Gondwana Link

Cutting trees up so we can plant some more

Posted by: Keith Bradby

Published: 30/03/2007

Less wood (and carbon) is held in the root mass than expected. Photo Luke Barrett

Work is moving ahead to produce hard numbers for the tonnage of carbon sequestered by native bush across Gondwana Link. Justin Jonson is developing allometric equations for a number of key eucalypt species, which involves weighing the entire root, stem, branch and foliage biomass of a number of key eucalypts. This Eucalyptus occidentalis (yate) trunk gives some idea of the scale and labour intensity of this work (the tree was one of many still being cleared across the area). The Nature Conservancy is funding the work.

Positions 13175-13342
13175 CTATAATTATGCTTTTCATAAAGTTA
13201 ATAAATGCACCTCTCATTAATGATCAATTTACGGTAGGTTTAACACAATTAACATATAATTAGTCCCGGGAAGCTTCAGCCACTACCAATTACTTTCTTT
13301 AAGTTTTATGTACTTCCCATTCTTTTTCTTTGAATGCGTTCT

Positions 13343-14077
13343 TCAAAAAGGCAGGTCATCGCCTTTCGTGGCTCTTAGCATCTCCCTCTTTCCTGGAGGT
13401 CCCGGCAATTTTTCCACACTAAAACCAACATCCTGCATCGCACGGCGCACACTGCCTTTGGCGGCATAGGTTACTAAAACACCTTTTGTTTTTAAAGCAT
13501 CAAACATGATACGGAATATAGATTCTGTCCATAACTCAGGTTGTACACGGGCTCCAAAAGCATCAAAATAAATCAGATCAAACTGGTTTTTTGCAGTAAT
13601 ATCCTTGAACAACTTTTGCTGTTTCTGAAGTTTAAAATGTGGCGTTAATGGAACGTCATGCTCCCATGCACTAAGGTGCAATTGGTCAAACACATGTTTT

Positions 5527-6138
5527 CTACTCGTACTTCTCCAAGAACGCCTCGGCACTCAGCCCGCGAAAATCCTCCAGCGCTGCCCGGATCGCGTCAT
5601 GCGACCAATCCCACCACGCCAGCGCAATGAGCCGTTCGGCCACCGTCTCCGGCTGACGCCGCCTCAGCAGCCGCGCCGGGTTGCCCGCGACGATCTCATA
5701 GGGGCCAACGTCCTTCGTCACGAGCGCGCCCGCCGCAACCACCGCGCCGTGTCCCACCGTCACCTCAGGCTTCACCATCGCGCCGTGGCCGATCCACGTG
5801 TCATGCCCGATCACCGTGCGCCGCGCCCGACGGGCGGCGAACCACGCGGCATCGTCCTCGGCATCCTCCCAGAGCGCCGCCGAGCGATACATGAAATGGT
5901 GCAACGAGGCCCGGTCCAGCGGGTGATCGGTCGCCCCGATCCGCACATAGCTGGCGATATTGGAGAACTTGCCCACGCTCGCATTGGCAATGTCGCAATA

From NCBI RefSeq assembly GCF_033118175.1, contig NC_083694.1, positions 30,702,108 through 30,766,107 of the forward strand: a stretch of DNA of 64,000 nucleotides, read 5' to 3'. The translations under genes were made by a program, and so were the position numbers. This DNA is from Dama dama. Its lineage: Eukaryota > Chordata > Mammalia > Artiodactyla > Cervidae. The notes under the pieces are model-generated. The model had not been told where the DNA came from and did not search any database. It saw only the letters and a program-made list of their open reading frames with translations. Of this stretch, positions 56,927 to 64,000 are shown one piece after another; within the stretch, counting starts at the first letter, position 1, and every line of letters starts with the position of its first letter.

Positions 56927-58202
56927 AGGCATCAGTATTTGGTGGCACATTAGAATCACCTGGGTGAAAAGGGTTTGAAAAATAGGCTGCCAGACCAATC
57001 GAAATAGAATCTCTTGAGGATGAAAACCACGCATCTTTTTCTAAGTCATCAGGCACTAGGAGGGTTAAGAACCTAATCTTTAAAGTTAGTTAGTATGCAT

No living trees were harmed during the production of these allometrics.

(The allometric equation is an equation that represents the relationship between tree size (and carbon held) and tree age. This equation is different for each species as species have different growth rates).

Justin working his way through the large trunks being cut and weighed. Photo Luke Barrett
All parts of the trees are seperated and weighed, with samples dried in an Albany laboratory. Photo Luke Barrett
They were huge working days, with some of the last logs being wrestled onto the field scales late into the night Photo Luke Barrett
Justin Jonson recording carbon data. Photo Luke Barrett

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